I want to reiterate, because I’ve seen a number of people passing around conflicting information: You can stream any audio (including anything from your iTunes library on your Mac) to HomePod via the original AirPlay protocol.

When AirPlay 2 launches, you’ll be able to stream that audio to multiple AirPlay-compatible speakers, but the AirPlay 2 protocol is not required to stream audio from your Mac or other sources.

What does this all mean in practice if you’re not an Apple Music subscriber? Essentially, you’ll just have to use one of your devices to AirPlay content to your HomePod instead of using Siri to request it. You’ll miss out on a lot of the Siri-specific music features, but it’s not the end of the world if you’re primarily interested in HomePod as a speaker and for its better privacy implementations than other smart speakers.

If you only subscribe to iTunes Match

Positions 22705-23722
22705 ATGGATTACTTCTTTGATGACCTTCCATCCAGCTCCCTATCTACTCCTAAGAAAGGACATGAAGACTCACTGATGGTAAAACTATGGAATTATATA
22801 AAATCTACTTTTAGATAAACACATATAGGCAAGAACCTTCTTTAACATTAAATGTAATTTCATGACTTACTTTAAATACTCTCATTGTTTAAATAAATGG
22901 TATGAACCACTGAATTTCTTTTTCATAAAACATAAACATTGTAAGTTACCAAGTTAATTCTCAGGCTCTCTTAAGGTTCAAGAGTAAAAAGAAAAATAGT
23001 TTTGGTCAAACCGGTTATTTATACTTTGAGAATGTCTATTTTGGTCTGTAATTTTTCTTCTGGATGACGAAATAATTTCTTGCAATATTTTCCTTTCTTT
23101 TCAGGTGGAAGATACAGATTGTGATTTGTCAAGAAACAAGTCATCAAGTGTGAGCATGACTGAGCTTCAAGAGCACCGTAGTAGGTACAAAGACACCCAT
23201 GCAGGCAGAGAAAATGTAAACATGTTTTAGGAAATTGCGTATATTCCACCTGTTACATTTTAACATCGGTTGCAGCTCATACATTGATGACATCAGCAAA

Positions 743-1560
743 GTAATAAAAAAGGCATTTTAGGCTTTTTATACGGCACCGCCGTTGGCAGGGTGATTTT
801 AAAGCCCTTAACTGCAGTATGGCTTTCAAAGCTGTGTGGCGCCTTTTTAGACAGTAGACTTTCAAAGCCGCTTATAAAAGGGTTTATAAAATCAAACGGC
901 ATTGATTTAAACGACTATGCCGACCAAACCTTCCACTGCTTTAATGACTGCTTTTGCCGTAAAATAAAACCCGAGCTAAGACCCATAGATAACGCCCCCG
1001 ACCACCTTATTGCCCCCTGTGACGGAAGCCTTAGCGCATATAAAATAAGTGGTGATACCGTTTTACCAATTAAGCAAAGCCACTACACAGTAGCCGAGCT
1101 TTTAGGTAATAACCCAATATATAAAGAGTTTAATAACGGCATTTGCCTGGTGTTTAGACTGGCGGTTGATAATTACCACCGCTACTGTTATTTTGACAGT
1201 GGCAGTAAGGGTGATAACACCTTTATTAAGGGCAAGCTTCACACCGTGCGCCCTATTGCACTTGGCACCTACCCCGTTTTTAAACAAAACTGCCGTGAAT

This is an edge case I’m currently trying to get more information on (as of January 27), but from what I currently understand, iTunes Match subscribers are treated identically to non-Apple Music subscribers.

That’s to say that you can request Beats 1, news, podcasts, or purchased iTunes music only, but if you want to play songs in iCloud Music Library, you may have to stream them via AirPlay from one of your other devices.

Is this frustrating? Absolutely. Paying subscribers should be able to use Apple’s Siri music commands to request any songs — and honestly, given Apple’s Home Sharing framework, I’d argue HomePod should be able to pull any song from your associated iTunes library, period. But Siri is a complicated beast, especially where unclear metadata comes into play: If you have a song in your library named “untitled_1_five00000,” how would you request it?